[Snort-users] Question on port lists and negation

Matt Kettler mkettler at ...4108...
Tue Oct 9 18:01:18 EDT 2007


Jason wrote:
> 
> Matt Kettler wrote:
>> Jason wrote:
>>
>>>> Hi Matt,
>>>>
>>>> Thanks for your comments.  I don't understand why these packets are
>>>> "no different".  The MY_HTTP_PORTS variable includes 8000.  If I
>>>> negate MY_HTTP_PORTS in my rule, why do I get an alert on
>>>> 192.168.2.105:50970 -> 192.168.2.103:8000?  Is it because port 8000 in
>>>> the packet is not other ports in the variable, like 80, 81, etc.?
>>> NOTE: I've not had a chance to look at the code, I could be wrong,
>>> please verify.
>>>
>>> I think there may two issues working together.
>>>
>>> 1) not(80 and 81 and 82...) is different than (not 81 and not 81...)
>>> 2) not(80 and 81 and 82...) will always be true
>> By that same logic, [80,81,82..] aka (80 and 81 and 82) would always be
>> false, which would make the syntax completely worthless.
>>
>> AFAIK, all the "comma" operators are OR operators, not AND. It's the
>> only sensible operator to use here.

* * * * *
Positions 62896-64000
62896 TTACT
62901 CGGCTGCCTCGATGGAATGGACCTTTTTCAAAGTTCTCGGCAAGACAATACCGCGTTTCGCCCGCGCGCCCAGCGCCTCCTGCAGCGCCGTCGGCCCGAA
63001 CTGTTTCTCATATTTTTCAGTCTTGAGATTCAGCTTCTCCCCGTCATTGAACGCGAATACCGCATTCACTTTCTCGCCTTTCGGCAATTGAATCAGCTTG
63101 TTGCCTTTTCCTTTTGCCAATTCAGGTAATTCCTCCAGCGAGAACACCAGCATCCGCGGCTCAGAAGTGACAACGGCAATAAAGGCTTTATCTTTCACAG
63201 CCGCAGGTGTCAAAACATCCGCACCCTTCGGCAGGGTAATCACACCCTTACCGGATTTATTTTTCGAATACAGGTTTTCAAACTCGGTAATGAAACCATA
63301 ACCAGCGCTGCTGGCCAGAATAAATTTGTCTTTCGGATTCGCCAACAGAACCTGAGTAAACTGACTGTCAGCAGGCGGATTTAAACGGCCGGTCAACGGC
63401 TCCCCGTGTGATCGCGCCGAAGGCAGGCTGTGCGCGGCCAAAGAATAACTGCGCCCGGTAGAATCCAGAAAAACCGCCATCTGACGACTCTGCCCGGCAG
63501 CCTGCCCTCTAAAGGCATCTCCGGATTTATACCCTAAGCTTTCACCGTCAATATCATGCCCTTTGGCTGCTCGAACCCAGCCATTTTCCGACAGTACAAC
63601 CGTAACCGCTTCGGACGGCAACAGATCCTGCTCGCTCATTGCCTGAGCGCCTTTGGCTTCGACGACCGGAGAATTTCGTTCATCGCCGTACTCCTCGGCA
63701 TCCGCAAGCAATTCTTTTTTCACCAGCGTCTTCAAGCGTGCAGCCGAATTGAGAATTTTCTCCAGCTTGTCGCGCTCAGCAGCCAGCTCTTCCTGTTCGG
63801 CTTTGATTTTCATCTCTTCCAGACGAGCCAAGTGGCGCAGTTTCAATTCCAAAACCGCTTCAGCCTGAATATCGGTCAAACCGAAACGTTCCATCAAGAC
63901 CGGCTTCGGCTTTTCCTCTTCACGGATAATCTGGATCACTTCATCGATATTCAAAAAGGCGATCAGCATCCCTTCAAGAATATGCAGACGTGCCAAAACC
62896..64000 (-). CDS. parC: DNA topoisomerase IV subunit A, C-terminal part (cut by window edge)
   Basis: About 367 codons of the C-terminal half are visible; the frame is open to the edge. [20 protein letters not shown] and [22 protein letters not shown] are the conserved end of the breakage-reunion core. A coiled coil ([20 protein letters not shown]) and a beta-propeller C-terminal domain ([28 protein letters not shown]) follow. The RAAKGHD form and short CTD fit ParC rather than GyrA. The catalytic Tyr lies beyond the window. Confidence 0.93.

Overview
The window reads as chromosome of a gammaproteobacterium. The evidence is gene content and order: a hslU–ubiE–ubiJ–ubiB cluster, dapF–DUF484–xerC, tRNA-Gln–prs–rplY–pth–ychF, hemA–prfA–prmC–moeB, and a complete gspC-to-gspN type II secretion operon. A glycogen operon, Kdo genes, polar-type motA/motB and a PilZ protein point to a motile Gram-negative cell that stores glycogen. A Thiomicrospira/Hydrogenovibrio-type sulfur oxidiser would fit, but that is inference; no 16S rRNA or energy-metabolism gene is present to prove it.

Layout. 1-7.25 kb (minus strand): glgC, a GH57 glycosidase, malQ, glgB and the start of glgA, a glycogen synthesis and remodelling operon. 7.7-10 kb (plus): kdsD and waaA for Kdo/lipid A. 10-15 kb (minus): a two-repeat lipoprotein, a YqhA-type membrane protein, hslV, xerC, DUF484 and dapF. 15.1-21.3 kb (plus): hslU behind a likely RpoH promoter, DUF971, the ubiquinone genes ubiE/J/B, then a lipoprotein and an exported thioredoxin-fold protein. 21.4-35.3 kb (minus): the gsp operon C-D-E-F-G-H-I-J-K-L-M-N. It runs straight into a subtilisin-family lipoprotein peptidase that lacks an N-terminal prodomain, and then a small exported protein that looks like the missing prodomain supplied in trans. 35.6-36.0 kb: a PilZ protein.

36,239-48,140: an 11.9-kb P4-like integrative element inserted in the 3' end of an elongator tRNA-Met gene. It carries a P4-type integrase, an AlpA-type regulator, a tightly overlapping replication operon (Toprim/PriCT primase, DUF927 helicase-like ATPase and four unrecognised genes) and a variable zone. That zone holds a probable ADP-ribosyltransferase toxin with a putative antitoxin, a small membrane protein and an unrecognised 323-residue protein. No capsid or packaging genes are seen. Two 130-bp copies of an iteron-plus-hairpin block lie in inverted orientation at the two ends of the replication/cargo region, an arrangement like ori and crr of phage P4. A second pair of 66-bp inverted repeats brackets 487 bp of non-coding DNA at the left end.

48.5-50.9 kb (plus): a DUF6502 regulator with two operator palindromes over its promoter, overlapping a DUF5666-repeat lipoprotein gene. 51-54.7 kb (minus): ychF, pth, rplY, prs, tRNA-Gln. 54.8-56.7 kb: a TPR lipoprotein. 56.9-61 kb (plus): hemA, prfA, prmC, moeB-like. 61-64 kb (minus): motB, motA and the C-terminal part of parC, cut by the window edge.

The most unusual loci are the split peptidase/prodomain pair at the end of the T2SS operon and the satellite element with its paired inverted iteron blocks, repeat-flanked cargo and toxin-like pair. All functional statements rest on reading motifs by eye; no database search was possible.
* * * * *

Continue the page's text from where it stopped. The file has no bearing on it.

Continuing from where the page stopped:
>>
>> so ![80,81,82..] is:
>>
>> not (80 or 81 or 82)
>>
>> and it should work the way you expect.
>>
>> However, with OR you have to be careful of trying to negate inside the
>> brackets,
>> ie: [!80,!81,!82..] would become:
>>
>> (not 80) or (not 81) or (not 82)
>>
>> which is always true...
>>
> 
> I readily admit I did not put a lot of thought into it. So... Which way
> is it?

A comma inside the [] for a port or IP on a rule is an OR operator, and a 
BOOLEAN OR at that.

It CANNOT be an AND, as it would be dysfunctional to the point of making any 
rule using [a,b] completely pointless. It would never match anything if a and b 
were not equal, and at that point, it is stupid.


Your large table of operations confuses me greatly, but it may be because I 
don't understand your syntax.

> (80 == !(80 || 80))     :       0
> !(80 == (80 || 80))     :       1

What are those two supposed to represent, logically speaking, and how do they 
differ?

 From my C-code centered view I read (80 == !(80 || 80)) as:

(80 "is equal to" not ( 80 BOOLEAN OR 80))

Which is nonsense. You don't boolean OR together two integers. You can, but it's 
pointless nonsense.

using [80,81] in for a dport rule would be read as:

match if dport is equal to 80 or dport is equal to 81.

Which I would express as:

(dport == 80 || dport == 81)
















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